For the most part, people in the southern half of the United States don’t really have to worry too much about porcupines. They are wild animals that northerners have to deal with, not people down in Texas or Southern California. Well, that is no longer the truth. Porcupines seem to be expanding their territory farther and farther south as the years go by, and the warmer winters we’ve been having are also making them more active year-round. While the expansion is slow, as porcupine females only have around one baby porcupine, or porcupette, a year, they are starting to make people notice their increasing habitat range and presence, causing them to fear for their pets. As anyone that has seen Homeward Bound can attest, porcupine quills on a dog’s face look like they are incredibly painful for the poor pooch.
The North American porcupine carries an estimated 30,000 quills all over their bodies, and these quills are as sharp as hypodermic needles. These wild animals don’t need to be aggressive when they’re packing that kind of weaponry. Porcupines would actually rather climb up a tree than face a curious dog, let alone a predator. Lately, however, an increasing number of reports have been coming in about dogs and wild raccoons having been “quilled” by porcupines in areas farther south than people are used to. One poor raccoon was brought into a wildlife sanctuary with a couple hundred quills decorating its face. It took three hours to pull them all out while the critter was sedated. Numerous internet posts have surfaced recently reporting on people’s pets that have come in contact with porcupines, including one cat. Officials are recommending that people keep their dogs on a leash or in a fenced yard to avoid any unwanted encounters.
Porcupines are mostly nocturnal and herbivores, eating only plants and vegetation. They will spend most of their days in sleeping in trees, going out at night to forage for food. This is when most of their encounters with pets occur. The black and white coloring of a porcupine’s quills is actually a signal that they are dangerous, similar to the way bright colors on some insects act as a warning of danger to other insects, since most animals see in only black and white. Porcupines will first try to climb up a tree and escape when confronted by another animal. If they can’t, the porcupine will then face away from the attacker and wag its tail back and forth. They will also curl themselves into a ball and simply let its quills on its back and tail protect its more vulnerable parts like the stomach. The quills aren’t actually thrown or ejected at the other animal; instead they are very loosely attached, making it easy for one to detach and pierce the other animal thinking they’ve found lunch. The barbs at the tip also help the quills imbed themselves into skin, of which there are around 700 to 800 around the top 4 millimeters of the tip of their tail. It takes very little pressure for a quill to pierce the other animal’s skin and work its way deeper, causing extreme pain for the “quilled” animal. Those barbs also make it much harder to remove the quills and more painful for the animal covered in them. This also means removing them is a slow, long, painful process that can cost a pretty penny to have performed by a veterinarian. Keep your pets safe and away from these slowly invading pin cushions.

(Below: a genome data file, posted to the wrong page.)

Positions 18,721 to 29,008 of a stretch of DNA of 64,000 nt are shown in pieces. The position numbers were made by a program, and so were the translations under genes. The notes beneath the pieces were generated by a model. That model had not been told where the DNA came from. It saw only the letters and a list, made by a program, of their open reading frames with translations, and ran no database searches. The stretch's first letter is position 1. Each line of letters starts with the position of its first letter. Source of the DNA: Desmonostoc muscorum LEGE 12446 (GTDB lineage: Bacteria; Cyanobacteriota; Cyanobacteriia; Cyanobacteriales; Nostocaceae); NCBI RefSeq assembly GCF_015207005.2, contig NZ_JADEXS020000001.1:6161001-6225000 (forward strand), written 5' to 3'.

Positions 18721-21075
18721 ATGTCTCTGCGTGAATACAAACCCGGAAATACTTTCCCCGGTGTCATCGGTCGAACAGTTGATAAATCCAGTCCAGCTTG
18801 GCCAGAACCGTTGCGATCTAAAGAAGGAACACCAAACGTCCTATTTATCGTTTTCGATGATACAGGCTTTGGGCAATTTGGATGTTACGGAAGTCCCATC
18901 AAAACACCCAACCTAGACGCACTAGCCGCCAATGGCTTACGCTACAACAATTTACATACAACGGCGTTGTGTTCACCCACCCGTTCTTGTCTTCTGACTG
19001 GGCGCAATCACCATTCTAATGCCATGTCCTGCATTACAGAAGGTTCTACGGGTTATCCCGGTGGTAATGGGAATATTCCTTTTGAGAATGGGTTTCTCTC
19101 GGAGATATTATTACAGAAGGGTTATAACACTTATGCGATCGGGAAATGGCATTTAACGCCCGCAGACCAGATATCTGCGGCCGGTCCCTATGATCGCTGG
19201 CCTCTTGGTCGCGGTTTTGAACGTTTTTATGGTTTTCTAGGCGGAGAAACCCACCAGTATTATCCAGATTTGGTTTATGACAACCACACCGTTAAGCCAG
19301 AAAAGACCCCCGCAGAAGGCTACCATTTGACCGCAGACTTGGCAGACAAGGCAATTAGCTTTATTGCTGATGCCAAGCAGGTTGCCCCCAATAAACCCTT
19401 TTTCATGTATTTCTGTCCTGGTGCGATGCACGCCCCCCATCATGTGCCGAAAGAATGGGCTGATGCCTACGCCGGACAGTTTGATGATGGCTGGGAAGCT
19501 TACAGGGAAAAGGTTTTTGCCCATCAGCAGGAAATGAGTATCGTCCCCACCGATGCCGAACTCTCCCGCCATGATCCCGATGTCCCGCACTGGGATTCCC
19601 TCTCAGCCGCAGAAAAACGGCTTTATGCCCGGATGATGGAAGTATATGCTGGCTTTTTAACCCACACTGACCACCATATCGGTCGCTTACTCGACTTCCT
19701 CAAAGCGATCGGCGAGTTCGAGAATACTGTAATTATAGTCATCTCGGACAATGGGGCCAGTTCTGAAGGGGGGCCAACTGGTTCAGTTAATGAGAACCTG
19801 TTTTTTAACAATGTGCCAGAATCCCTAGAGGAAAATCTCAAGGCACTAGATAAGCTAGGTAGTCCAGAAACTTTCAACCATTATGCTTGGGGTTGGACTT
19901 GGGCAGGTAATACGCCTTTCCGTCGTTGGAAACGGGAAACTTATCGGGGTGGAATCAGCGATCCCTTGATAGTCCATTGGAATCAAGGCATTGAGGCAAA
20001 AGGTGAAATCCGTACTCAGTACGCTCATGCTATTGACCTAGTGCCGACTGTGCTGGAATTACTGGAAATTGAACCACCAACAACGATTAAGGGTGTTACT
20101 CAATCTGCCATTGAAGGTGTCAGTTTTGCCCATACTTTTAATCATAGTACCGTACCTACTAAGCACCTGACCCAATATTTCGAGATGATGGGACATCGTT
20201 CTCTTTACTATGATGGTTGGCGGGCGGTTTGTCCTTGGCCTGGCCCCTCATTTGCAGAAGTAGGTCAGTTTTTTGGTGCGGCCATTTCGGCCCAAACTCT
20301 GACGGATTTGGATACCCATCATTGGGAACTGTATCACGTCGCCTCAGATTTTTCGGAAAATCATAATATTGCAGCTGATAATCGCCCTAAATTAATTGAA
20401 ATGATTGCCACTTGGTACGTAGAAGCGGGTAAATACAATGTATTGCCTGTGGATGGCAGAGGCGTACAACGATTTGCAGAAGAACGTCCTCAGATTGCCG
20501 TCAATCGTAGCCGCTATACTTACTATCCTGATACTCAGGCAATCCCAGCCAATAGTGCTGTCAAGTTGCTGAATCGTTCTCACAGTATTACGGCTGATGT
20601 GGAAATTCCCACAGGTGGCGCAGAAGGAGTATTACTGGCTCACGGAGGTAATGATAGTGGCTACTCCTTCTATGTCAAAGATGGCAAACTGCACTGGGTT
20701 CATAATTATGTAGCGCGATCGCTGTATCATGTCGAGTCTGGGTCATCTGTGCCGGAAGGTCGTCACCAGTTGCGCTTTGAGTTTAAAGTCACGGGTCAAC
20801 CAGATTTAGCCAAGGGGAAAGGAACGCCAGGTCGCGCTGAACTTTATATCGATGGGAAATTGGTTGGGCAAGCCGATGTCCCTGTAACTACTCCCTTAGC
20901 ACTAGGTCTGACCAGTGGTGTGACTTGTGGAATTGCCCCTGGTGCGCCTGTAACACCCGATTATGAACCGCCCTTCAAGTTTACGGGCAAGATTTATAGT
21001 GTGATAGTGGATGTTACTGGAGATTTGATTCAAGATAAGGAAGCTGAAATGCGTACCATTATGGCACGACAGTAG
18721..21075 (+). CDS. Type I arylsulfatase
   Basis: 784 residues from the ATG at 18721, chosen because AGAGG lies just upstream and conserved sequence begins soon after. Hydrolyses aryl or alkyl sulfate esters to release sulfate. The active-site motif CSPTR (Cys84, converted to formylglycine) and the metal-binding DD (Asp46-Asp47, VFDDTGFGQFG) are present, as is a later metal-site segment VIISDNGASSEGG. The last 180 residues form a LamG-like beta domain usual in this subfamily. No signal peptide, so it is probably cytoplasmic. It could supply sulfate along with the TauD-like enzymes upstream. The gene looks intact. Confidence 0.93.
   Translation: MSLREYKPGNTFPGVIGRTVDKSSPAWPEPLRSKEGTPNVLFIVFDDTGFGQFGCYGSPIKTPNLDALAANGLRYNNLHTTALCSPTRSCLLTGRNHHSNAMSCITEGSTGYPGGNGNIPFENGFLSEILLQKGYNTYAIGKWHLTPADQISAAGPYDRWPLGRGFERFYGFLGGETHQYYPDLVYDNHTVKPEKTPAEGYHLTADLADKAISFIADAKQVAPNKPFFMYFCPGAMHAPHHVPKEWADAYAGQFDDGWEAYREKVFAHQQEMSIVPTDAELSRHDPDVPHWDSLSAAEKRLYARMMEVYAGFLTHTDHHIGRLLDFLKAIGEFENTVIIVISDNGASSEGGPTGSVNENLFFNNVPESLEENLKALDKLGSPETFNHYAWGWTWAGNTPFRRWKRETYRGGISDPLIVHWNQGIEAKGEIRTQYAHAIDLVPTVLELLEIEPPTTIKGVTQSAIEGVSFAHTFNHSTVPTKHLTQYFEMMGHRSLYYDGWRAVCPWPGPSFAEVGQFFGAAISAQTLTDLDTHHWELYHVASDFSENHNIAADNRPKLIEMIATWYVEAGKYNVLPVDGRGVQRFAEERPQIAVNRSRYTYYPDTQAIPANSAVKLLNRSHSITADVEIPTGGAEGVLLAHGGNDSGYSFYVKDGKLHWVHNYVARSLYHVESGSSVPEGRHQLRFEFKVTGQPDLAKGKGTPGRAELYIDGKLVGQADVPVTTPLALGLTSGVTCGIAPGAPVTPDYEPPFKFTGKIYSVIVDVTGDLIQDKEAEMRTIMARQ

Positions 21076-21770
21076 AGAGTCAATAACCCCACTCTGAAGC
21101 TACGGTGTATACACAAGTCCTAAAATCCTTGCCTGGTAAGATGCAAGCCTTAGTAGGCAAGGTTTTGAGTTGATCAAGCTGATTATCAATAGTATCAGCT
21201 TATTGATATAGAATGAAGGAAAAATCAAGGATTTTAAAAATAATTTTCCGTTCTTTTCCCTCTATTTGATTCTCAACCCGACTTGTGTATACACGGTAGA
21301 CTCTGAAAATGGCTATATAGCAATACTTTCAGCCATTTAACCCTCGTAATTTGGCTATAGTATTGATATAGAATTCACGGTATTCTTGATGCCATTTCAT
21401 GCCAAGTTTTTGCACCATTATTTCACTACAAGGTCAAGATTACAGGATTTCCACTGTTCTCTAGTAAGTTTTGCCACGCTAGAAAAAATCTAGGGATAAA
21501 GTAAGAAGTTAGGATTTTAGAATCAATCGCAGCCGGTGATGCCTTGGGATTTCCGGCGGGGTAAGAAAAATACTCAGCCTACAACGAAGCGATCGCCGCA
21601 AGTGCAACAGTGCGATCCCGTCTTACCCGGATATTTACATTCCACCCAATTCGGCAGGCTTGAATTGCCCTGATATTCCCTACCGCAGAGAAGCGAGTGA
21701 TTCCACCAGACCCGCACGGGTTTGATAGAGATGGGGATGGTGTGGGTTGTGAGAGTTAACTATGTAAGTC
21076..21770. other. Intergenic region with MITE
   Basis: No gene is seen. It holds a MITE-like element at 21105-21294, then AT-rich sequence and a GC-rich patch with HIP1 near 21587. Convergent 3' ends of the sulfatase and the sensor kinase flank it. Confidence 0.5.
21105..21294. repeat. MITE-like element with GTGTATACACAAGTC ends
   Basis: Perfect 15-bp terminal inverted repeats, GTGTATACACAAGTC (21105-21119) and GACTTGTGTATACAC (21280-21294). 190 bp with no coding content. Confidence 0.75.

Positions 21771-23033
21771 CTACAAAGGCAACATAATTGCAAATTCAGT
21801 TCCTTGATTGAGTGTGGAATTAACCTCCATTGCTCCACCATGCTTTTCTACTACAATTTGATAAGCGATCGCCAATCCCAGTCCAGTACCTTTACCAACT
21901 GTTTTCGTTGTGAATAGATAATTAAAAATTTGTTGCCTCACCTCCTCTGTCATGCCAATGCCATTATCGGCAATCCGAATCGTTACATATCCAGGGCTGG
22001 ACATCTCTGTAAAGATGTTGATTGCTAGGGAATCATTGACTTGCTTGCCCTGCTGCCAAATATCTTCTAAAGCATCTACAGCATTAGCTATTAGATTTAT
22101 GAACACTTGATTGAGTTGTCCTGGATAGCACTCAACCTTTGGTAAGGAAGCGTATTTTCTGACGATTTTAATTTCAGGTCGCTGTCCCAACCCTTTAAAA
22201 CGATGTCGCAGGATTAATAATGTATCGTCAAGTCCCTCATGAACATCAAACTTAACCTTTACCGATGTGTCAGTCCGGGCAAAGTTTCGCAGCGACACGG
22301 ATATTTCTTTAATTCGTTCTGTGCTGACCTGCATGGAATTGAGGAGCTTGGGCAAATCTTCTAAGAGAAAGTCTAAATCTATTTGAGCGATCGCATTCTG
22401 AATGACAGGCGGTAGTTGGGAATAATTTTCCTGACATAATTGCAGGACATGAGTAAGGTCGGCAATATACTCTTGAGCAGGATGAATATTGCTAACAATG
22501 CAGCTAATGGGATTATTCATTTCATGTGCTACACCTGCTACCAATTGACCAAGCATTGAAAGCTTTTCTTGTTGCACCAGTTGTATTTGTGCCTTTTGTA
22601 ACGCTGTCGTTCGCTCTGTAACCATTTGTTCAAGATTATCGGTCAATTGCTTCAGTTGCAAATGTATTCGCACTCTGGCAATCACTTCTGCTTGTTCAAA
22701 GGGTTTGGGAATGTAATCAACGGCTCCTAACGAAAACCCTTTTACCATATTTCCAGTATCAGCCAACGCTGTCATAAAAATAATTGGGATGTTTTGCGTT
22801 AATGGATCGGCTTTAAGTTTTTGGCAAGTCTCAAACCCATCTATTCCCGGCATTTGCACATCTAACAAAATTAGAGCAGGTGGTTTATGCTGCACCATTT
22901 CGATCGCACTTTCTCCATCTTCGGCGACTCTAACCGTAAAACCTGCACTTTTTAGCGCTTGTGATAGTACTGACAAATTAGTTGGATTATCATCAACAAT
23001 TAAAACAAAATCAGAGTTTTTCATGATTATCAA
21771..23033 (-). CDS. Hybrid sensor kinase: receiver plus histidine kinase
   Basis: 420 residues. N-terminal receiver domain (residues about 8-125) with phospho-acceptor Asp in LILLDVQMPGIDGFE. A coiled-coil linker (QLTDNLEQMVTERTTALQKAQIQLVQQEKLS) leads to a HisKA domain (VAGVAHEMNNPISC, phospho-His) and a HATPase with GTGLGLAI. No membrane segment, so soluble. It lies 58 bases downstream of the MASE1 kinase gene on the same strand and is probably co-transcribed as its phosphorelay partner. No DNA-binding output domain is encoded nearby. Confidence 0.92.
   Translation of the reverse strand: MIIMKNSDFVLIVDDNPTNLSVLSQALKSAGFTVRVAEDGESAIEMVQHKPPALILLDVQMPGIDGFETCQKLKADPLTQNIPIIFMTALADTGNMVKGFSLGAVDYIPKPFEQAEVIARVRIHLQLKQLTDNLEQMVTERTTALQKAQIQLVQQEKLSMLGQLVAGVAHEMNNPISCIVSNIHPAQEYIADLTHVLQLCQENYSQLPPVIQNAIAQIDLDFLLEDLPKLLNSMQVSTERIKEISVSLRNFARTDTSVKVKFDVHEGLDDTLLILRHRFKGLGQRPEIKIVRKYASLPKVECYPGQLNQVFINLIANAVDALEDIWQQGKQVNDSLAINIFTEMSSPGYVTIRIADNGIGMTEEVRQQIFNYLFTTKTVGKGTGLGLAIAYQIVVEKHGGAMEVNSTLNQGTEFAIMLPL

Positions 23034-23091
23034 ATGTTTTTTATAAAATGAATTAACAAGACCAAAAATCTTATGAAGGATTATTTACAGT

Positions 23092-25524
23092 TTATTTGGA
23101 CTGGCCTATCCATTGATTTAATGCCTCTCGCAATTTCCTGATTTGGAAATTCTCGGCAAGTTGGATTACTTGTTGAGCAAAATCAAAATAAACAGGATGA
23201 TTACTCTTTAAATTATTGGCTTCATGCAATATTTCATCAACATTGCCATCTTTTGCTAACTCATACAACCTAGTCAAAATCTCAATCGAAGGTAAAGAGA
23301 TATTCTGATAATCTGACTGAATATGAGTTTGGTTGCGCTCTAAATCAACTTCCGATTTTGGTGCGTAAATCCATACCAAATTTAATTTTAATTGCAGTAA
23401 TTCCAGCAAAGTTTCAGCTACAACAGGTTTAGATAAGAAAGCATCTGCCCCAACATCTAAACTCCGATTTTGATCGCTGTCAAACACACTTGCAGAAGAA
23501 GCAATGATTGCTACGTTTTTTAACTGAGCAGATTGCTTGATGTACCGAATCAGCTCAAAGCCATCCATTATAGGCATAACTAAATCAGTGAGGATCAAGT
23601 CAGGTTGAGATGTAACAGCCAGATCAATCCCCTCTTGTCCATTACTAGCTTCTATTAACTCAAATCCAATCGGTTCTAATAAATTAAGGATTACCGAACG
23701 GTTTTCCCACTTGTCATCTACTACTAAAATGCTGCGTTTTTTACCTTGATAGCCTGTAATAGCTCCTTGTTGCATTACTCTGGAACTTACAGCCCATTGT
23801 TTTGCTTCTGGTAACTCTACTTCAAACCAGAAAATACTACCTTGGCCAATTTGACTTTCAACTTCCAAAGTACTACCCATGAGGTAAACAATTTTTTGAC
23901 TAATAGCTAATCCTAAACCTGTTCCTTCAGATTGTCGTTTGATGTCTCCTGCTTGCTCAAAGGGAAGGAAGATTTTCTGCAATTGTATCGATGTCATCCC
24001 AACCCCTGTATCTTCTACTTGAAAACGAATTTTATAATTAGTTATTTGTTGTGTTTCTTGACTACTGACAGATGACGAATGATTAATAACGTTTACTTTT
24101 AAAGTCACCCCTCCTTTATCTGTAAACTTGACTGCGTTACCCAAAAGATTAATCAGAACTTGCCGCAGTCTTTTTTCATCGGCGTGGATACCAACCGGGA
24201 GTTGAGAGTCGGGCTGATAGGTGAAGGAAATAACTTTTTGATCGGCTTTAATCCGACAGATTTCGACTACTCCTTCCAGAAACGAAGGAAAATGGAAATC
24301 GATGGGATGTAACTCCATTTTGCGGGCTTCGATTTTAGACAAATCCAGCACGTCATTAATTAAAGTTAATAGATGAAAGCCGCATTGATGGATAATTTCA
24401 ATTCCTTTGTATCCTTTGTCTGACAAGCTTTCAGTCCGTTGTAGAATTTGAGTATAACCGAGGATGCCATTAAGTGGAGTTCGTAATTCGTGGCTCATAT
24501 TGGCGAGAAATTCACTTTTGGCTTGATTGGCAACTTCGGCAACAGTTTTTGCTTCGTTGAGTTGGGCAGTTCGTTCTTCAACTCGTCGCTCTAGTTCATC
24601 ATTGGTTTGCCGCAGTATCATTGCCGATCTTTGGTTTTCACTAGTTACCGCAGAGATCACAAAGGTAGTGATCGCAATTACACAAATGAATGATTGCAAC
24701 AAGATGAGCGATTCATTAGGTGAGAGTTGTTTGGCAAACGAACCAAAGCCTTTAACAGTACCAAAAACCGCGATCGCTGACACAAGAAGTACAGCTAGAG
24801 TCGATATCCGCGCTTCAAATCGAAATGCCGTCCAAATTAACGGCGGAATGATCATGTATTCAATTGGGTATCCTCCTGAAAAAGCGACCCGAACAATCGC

Have you ever seen a dog or other animal that encountered a porcupine and got “quilled?”